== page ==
This week’s summit with between U.S.-North Korea reminds me of how
By: Stanley Harsha
In 1995, tough-minded U.S. negotiators succeeded in stopping North Korea from developing nuclear weapons, delaying production of hundreds of nuclear bombs had the Agreed Framework not been implemented under the multi-lateral organization KEDO (ref: Arms Control Association) In May-June 1995 I sat in the room for nearly a month of non-stop U.S. talks with North Korea, held in Kuala Lumpur. U.S. Deputy Assistant Secretary of State Tom Hubbard led a team of brilliant, tough negotiators. The North Koreans were rhino-skinned negotiators, each day moving one inch forward and a foot backwards, but Hubbard and team were patient and unyielding. And they understood the psyche of their interlocutors. In addition, each day we had to get consensus from Washington, Seoul and Tokyo, while the North Koreans could concede nothing without Pyongyang agreement. After weeks, the breakthrough seemingly came suddenly, and in exchange for the KEDO nations coalition supplying light water reactors and fuel, North Korea halted its nuclear arms development.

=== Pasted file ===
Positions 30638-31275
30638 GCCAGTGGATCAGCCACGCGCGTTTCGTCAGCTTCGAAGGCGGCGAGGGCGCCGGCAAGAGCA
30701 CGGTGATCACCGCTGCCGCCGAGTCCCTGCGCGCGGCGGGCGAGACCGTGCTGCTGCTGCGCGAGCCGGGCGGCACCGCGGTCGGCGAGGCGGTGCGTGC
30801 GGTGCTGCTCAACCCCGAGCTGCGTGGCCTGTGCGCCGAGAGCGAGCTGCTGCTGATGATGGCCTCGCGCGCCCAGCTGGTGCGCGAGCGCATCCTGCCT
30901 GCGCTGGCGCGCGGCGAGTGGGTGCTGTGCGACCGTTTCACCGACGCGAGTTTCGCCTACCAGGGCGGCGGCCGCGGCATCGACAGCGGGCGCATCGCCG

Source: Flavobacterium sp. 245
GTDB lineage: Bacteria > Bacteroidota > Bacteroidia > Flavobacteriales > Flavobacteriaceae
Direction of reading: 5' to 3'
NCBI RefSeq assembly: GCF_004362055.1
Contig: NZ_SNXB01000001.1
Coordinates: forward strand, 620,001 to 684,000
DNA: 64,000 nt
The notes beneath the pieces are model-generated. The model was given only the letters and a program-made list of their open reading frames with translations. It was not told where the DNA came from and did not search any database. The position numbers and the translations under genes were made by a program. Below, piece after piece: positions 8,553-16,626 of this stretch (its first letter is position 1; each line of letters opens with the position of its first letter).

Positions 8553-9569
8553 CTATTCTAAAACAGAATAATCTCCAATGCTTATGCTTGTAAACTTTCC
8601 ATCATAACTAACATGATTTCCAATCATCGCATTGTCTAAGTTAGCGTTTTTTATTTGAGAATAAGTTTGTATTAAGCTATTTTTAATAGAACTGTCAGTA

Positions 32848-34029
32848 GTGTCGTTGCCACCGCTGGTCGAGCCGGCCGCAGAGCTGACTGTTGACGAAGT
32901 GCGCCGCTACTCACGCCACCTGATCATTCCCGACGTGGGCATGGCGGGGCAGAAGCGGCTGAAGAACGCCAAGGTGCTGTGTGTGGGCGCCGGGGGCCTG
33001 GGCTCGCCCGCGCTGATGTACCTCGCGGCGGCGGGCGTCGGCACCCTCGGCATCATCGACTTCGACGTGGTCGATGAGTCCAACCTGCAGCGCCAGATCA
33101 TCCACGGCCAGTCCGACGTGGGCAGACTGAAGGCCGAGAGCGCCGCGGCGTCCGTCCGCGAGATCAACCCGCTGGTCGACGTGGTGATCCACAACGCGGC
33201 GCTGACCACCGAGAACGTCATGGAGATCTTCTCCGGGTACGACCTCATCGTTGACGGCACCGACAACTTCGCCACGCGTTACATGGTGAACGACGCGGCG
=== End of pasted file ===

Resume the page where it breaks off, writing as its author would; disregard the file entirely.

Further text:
In 2002, President GW Bush, at the urging of Under Secretary of State John Bolton, declared North Korea as a member of the Axis of Evil and derailed the agreement, rather than negotiating better compliance, also threatening pre-emptive strikes (another Bolton idea). North Korea withdrew in 2003, bringing us to where we are today.
I wish President Trump all the luck of an Irishman in his meeting this week. Let’s pray for good results, because the alternative is potential global nuclear destruction of all species. However, the North Koreans are very smart, very tough. Let’s hope that Trump and Secretary Pompeo are up to the task. This is not the type of U.S. diplomacy that I witnessed succeeding over and over during my career, but it is diplomacy nevertheless, and I fully support Trump this week. If he succeeds, he has my grudging respect.